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" In earlier times, masquerades were sensual, festive gatherings in which participants wore masks and costumes to conceal their normal identities, and so freed themselves to be whoever or whatever they wished to be. We look here at something similar, in which egos, proprieties, and nature herself combine to conjure various myths and fantasies about ourselves that are easily mistaken for realities. .
In "Relationship Masquerades," Driscoll teams with Nancy Ann Davis, PhD, who is also his wife, to clarify our stranger fictions. Some of the material is good natured fun, while some is extremely important to getting along together. The material speaks to both sides of relationships, although some sections will be especially important to men.
We all know that young men are more interested in casual sex than are young women, but the difference is larger than most of would expect. Typically, men understate their sexual interest while women overstate it. A man tries to convince a romantic prospect that he is attracted to her for her personality, her intelligence, her beauty, and so on, and not merely interested in her for sex. She takes the opposite tact. She does well to convey that she loves sex, all in good time, and that she is not interested in a man merely for his money or social position. Imagine it were otherwise. Out on a first night together a fellow is infatuated and tells his prospect that he loves sex and that he can hardly get enough of it. Not only is his comment inappropriate and unappealing, but many women would find him a bit creepy. Again on a first night together, imagine an attractive woman compliments her fellow but confesses that she has little or no interest in sex and never has had any. Not surprisingly, he begins to think of her as plain, and not worth the chase.
So in our modern courtship, a man is more appealing who underplays his sexual interest, while a woman is more appealing who exaggerates hers. We see here that the ordinary inclination to make a good first impression can easily contribute to the misunderstandings between the sexes. Together, we create a colorful masquerade, in which we talk casually or dance closely cheek to cheek but are not exactly who we appear to be.
In one of the most familiar relationship patterns, women complain and men withdraw. But why? Research by John Gottman and colleagues show that men are considerably more stressed in arguments than are women. Does that surprise you? Women are seen to be more willing to initiate conflict, to escalate it, better able to handle it when it occurs, and quicker to recover from it.1 Men, in contrast, seek to avoid conflict, try to contain it when it occurs, are less competent in handling conflict, and take longer to recover from it. Men, who are more stressed by conflict, tend to placate, concede, or withdraw. The view that men tend to dominate in personal arguments is a comfortable fiction.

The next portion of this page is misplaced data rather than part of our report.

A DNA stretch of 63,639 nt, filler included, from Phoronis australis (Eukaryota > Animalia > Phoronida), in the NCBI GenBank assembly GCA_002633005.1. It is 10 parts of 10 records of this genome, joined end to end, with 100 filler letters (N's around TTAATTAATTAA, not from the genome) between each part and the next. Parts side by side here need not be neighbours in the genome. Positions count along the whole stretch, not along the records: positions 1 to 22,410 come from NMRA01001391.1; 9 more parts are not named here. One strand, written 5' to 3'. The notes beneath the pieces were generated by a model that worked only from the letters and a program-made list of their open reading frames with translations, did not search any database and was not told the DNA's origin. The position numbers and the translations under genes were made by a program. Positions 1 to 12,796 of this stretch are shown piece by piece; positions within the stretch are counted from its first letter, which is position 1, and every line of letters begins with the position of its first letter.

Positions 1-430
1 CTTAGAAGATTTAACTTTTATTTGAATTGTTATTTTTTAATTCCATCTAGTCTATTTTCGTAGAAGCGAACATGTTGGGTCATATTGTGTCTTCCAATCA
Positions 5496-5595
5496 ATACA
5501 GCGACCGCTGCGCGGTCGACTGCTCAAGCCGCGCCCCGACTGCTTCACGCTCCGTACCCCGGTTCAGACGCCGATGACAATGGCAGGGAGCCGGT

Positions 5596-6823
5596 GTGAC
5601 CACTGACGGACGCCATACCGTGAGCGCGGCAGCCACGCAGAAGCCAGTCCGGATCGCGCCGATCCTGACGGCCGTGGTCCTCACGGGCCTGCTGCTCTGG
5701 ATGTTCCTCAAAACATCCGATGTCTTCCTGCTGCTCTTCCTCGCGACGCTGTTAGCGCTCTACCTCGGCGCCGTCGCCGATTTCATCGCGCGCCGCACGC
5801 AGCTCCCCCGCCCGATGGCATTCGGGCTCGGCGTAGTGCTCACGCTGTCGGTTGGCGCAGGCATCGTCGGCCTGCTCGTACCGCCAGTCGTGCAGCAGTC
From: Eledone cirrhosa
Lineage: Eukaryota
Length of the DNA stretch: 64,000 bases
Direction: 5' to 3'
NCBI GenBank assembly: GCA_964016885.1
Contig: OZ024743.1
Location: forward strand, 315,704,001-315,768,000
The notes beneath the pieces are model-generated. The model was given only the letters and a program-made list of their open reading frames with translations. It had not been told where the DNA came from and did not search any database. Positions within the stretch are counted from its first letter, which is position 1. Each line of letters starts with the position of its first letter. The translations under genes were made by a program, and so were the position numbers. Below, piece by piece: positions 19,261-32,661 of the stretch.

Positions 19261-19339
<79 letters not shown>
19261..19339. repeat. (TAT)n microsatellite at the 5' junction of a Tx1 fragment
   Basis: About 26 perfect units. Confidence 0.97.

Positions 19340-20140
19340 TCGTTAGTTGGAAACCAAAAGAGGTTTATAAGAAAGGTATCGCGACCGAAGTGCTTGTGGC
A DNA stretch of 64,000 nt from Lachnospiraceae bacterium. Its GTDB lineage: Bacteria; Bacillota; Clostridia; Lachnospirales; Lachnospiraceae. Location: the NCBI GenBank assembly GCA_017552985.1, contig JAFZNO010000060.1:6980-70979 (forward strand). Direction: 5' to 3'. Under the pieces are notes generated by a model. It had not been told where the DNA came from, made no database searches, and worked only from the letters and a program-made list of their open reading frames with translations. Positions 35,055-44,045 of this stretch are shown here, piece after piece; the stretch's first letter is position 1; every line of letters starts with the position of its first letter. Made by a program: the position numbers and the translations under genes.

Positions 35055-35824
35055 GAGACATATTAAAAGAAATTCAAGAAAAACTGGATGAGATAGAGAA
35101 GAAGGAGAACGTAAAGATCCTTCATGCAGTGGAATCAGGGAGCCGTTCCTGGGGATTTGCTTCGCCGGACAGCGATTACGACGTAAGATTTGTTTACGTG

Among its various meanings, "chivalry" refers to the inclination for men to support women, to champion their causes, to uphold their honor, and to protect them against other men who would harm them. Some consider chivalry merely a flimsy folktale constructed to mask the subordinaÂtion of women. Yet we can all identify striking instances where men and women alike appear to hold chivalrous standards, acting to support women and to hold men accountable.
An illustration or two should suffice. A man and a woman are in a nightclub, and they quarrel. If he throws an ounce of whiskey at her, it is clearly an assault, and an undercover policeman would arrest him on the spot and jail him. If she throws a splash of whiskey at him, it is merely a rebuff or perhaps an expression of exasperation. Who would want to jail her? Surely, anyone who did would not be welcome back at the nightclub. Men who understand temperamental women gain their admiration, and perhaps their sexual favors as well, whereas men who oppose and offend these women are treated accordingly.
Men can be easily bewildered or angered by such standards. "Relationship Masquerades" exposes the illusions, and so gives you a fighting chance to find your way through them.
"Relationship Masquerades" can be downloaded at Smashwords and is available through e-book retailers everywhere. It sells for a modest $2.99
Again and again, we find ourselves in a fantasyland, up against a vast sea of sympathy toward women and harsh criticism towards men which is way out of proportion to our true qualities. Why the bias? Where does it come from? And what are we to do about it?
"Chivalry" refers not just to the quaint customs of medieval knights or to the various superficial courtesies toward females.Some consider chivalry merely a flimsy folktale constructed to mask the subordinaÂtion of women. Yet we can all identify striking instances where men and women alike appear to hold chivalrous standards, acting to support women and to hold men accountable.
Four in 10 American children are born to single women, and fathers are too often considered optional. Fatherhood provided a cornerstone for every human civilization but is now being shredded, like the proverbial goose that laid the golden egg.
The authors caution that we can no longer afford to so misunderstand our opposites. Each misunderstanding is a potential troublemaker, lurking in the shadows, ready to trip us up or send us the wrong direction down another dark alleyway. Once we see what we ordinarily overlook, we can plan ahead and program in the brighter futures we would wish to see. We will find the answers behind the masquerades, amidst the real men and women we ought to recognize as ourselves."